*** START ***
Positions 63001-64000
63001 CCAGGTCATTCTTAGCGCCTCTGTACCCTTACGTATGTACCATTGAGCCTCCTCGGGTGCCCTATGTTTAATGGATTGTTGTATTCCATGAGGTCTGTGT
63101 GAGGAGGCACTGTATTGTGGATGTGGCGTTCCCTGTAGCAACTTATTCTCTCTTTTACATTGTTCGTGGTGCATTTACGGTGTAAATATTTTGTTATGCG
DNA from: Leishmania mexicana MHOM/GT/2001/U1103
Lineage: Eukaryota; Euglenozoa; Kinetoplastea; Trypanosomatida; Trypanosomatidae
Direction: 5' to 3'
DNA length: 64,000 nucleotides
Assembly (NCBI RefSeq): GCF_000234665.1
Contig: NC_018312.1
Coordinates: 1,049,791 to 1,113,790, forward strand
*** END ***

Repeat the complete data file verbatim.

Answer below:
Positions 63001-64000
63001 CCAGGTCATTCTTAGCGCCTCTGTACCCTTACGTATGTACCATTGAGCCTCCTCGGGTGCCCTATGTTTAATGGATTGTTGTATTCCATGAGGTCTGTGT
63101 GAGGAGGCACTGTATTGTGGATGTGGCGTTCCCTGTAGCAACTTATTCTCTCTTTTACATTGTTCGTGGTGCATTTACGGTGTAAATATTTTGTTATGCG
DNA from: Leishmania mexicana MHOM/GT/2001/U1103
Lineage: Eukaryota; Euglenozoa; Kinetoplastea; Trypanosomatida; Trypanosomatidae
Direction: 5' to 3'
DNA length: 64,000 nucleotides
Assembly (NCBI RefSeq): GCF_000234665.1
Contig: NC_018312.1
Coordinates: 1,049,791 to 1,113,790, forward strand